I take most of it all back

Feb 4, 2002  •  Post A Comment

With Armageddon apparently just around the corner, one is inclined to (A) resume smoking, (B) drink heavily and (C) make amends. This was going to be the first in a series of approximately 1,748 columns under the umbrella title, “Things I wish I hadn’t said,” but it’s doubtful, the state of the world being what it is, that I’ll be able to do the complete series.
What makes me so sure of apocalypse-any-day-now? One member or another of the Bush administration keeps announcing that monstrous new terrorist attacks are imminent and that they will be more horrendous than previous ones. Even now, apparently, plans are afoot to fly airplanes into nuclear power plants and wipe out thousands of lives. That Bush administration sure knows how to boost national morale, don’t it?
But other signs are evident. Nostradamus himself wrote of the day that “a short bald guy will become head of programming for one of the major networks, and I’m not saying which one but its initials are NBC. And that network shall program opposite halftime of a Great Football Game a special edition of `Fear Factor’ that shall feature Playboy Playmates eating worms in their bikinis. Er, that is, the Playmates shall be in the bikinis and the worms shall be in the Playmates.”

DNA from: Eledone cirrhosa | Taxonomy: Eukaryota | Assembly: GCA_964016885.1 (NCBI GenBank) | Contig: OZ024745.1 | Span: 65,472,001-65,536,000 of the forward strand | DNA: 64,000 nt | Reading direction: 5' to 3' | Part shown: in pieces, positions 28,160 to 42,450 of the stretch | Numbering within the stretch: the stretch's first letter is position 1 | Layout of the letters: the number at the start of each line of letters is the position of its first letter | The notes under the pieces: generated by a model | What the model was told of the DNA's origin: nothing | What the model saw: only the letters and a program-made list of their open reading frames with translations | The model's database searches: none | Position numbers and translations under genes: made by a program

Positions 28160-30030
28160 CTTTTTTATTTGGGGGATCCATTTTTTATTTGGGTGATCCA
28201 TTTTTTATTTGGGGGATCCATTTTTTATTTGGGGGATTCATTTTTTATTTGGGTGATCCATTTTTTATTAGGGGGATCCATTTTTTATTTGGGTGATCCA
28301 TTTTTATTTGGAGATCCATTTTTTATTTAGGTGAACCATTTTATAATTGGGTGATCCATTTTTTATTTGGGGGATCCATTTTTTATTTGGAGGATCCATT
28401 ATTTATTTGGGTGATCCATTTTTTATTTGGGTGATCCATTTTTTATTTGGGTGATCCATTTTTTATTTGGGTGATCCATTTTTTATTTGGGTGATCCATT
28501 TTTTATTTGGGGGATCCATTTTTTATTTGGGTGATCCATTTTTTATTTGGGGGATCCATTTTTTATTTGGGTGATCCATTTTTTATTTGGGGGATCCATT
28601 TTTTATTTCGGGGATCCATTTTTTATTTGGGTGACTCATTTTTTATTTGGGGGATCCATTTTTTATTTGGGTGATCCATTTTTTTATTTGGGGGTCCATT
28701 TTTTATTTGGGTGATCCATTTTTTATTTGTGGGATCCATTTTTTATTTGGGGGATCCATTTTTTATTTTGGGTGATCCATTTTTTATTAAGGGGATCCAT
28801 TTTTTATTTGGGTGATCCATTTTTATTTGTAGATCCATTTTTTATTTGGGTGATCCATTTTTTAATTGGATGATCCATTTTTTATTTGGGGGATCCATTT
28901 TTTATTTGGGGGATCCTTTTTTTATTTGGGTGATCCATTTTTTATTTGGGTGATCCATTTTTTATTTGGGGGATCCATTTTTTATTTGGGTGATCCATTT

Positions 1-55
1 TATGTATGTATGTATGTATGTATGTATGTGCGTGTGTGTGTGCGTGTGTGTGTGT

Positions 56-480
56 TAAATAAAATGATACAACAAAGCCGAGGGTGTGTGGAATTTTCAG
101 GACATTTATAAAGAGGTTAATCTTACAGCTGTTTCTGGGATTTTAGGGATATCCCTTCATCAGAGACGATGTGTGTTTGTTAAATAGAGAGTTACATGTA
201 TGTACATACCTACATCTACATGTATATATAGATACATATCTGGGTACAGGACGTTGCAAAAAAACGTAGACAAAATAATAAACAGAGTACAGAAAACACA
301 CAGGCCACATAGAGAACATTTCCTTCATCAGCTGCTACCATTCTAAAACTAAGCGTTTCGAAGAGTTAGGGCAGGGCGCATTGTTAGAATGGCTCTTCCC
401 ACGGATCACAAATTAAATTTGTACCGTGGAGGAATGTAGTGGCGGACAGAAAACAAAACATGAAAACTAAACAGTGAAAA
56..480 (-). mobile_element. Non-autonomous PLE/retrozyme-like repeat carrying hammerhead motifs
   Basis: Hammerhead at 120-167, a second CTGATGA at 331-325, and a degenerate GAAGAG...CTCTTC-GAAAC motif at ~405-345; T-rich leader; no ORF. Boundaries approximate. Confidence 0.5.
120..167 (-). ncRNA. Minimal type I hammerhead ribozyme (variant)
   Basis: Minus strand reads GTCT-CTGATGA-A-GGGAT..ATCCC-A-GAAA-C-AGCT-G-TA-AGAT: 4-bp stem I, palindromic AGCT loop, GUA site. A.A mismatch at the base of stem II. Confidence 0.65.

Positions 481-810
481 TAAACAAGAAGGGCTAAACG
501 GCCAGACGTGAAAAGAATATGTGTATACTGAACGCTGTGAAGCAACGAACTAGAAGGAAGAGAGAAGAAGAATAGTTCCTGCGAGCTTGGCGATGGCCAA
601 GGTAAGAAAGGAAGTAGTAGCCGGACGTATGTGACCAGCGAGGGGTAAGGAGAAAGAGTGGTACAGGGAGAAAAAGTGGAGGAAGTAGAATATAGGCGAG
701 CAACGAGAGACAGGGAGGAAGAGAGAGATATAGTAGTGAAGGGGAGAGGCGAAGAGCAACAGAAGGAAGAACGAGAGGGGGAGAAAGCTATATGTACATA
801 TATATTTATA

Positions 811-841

The ascendancy of Jeff Zucker has in fact always seemed to me a near-biblical sign that the world was coming to an end, and not just at a theater near you.
There’s atoning to be atoned, though, and I should probably try to get in as much as possible before the next nightmarish catastrophe to be wreaked by “religious” fanatics turns the world upside down and makes us all think about where we’ll be spending the hereafter.
No one believes this when I tell them, but after writing a column that’s been particularly mean to one poor helpless fabulously overpaid filthy-rich celebrity or another, I always ask editors if I’ve been “too mean” and if the column should be “toned down.” Nine times out of 10 over the years the answer has been along the lines of, “No, it’s not too mean. If anything, it’s not mean enough.” I have almost always been encouraged to be meaner. See, it’s really all the fault of editors. Oh the stories I could tell. But can’t tell.
Perhaps I should apologize first off to Larry, I mean Garry, Shandling, who in a recent column I said owed me $10,000 and had a fat ass. Mr. Shandling called, sounding quite hurt (though come to think of it, he usually sounds quite hurt), and said that while he found most parts-well some parts-of the column funny, he was quite hurt by the allegation that he owed me money. Strangely, he complained not a bit about the comment on the size of what is tactfully referred to in an aria from “Porgy and Bess” as one’s “settin’-down place.”
Getting paid
Anyway, Garry Shandling doesn’t owe me $10,000. It was wishful thinking. The sad fact is that nobody owes me $10,000, while on the other hand, there is a long list of creditors to whom I owe at least $10,000. What a difference a day makes, yes, but what a greater difference $10,000 makes. And then I read that Katie Couric is making 65 grand a day and suddenly I realized that the problem of one little person doesn’t amount to a hill of beans in this crazy world. I just made that up. Like it? Here’s looking at you, kid. And say, here’s looking at you, Katie. Nice going.